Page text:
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Government transparency always matters. During times of crisis, it’s even more critical for officials to share vital information with the public.
Openness is essential to any attempt at halting Americans’ growing mistrust of government. A 2020 PEW report found that “among all Americans, confidence in the federal government and elected officials continues a decades-long descent. In 1958, about three quarters (73 percent) expressed trust in government in Washington to do what’s right. Today, only 17 percent do.”
As the American people and their leaders respond to the twin crises posed by the COVID-19 pandemic and civil unrest sparked by the protests in response to George Floyd’s killing, having the information necessary to make informed decisions will make for safer, healthier outcomes.
“Whether you’re a journalist looking for details on how the Small Business Administration distributed Paycheck Protection Program loans, an activist calling for greater access to police misconduct records, or a member of the Pennsylvania legislature working to allow constituents to retain access to their government during a pandemic, the common motivation is a recognition that information empowers,” said David Voorman, senior policy analyst for Free Expression initiatives at Americans for Prosperity.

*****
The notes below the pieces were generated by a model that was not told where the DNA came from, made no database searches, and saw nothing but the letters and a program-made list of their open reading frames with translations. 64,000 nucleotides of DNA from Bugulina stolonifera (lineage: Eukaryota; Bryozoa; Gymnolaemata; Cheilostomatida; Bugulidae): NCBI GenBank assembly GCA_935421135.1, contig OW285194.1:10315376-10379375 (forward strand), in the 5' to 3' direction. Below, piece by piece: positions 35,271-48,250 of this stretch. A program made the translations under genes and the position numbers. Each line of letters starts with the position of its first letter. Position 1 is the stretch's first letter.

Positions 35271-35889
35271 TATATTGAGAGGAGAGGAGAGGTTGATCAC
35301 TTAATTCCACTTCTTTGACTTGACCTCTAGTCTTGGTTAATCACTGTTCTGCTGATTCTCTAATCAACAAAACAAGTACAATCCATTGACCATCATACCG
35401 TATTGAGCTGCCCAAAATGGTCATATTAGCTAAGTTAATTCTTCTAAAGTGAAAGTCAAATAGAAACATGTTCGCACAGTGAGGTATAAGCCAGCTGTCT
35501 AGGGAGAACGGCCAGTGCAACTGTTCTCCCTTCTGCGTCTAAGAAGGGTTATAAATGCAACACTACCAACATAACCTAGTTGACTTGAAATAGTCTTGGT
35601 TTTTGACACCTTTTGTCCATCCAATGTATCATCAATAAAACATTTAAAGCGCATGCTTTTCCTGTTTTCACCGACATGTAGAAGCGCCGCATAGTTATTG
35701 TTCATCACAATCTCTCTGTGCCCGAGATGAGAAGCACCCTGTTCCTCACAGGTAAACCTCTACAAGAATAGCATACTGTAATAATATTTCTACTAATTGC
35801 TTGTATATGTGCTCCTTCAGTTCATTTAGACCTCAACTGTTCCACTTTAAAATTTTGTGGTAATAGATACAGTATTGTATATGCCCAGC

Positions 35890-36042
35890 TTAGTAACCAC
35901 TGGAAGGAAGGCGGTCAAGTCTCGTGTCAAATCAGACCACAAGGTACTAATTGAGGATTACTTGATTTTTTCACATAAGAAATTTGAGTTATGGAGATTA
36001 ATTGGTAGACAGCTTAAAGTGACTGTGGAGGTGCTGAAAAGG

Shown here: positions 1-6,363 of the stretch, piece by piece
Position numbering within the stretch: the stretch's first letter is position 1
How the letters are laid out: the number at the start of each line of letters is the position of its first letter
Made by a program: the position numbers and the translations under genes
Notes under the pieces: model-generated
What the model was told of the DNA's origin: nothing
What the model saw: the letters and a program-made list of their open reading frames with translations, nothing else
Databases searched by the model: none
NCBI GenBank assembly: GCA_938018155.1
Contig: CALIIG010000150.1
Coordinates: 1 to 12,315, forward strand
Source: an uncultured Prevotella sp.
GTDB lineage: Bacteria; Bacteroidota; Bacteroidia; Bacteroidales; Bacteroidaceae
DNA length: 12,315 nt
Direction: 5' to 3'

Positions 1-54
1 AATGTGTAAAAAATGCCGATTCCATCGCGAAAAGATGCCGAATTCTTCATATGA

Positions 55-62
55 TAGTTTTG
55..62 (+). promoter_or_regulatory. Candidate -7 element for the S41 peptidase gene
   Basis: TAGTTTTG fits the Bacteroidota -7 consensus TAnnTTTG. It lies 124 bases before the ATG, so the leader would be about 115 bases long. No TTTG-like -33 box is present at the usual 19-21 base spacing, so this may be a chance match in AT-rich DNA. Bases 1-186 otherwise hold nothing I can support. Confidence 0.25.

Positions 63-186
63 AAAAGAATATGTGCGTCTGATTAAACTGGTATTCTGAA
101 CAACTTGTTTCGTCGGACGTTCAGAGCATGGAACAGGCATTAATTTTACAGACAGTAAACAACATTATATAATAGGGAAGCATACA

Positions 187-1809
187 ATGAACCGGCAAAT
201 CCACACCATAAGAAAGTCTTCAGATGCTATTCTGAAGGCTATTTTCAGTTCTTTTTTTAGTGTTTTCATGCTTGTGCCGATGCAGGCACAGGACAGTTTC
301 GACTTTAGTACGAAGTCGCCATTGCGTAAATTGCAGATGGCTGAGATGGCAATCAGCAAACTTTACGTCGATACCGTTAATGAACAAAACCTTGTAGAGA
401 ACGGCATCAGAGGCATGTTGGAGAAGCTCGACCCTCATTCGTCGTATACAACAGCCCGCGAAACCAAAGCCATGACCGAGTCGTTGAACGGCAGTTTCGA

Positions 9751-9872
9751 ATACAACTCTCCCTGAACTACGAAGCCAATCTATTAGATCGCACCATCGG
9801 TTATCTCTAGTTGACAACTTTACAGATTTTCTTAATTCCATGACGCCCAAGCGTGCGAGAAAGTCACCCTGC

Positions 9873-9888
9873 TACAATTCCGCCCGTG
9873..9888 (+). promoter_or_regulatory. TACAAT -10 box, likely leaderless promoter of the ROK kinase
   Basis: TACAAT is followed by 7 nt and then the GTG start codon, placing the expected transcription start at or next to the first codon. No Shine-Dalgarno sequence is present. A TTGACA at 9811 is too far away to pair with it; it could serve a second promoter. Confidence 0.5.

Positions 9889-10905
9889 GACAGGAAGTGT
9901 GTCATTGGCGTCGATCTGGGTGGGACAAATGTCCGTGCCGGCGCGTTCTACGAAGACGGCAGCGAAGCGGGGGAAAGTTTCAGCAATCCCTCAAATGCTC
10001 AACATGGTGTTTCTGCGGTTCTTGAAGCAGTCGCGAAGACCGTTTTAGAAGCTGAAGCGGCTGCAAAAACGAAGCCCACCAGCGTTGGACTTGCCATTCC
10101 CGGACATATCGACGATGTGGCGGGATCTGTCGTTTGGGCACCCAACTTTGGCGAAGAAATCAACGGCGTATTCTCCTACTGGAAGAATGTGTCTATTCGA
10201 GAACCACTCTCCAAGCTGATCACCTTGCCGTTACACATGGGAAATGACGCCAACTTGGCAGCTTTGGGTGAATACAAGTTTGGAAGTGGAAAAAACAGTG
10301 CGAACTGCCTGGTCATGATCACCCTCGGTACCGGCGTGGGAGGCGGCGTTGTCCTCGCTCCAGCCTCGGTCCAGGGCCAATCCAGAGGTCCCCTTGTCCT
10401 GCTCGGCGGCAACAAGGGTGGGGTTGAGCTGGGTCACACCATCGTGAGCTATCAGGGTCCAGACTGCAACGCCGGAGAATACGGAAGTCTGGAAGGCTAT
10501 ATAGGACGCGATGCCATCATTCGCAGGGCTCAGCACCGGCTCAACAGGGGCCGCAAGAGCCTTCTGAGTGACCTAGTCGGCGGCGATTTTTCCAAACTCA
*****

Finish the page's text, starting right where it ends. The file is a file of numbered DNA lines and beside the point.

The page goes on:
Open government should not be a partisan issue. Citizens of every persuasion want to know what their government is up to. And officials of every persuasion have, at one time or another, worked either to prevent or facilitate information sharing, depending on circumstances. Americans for Prosperity is working to establish a civic culture in which government transparency is the default setting.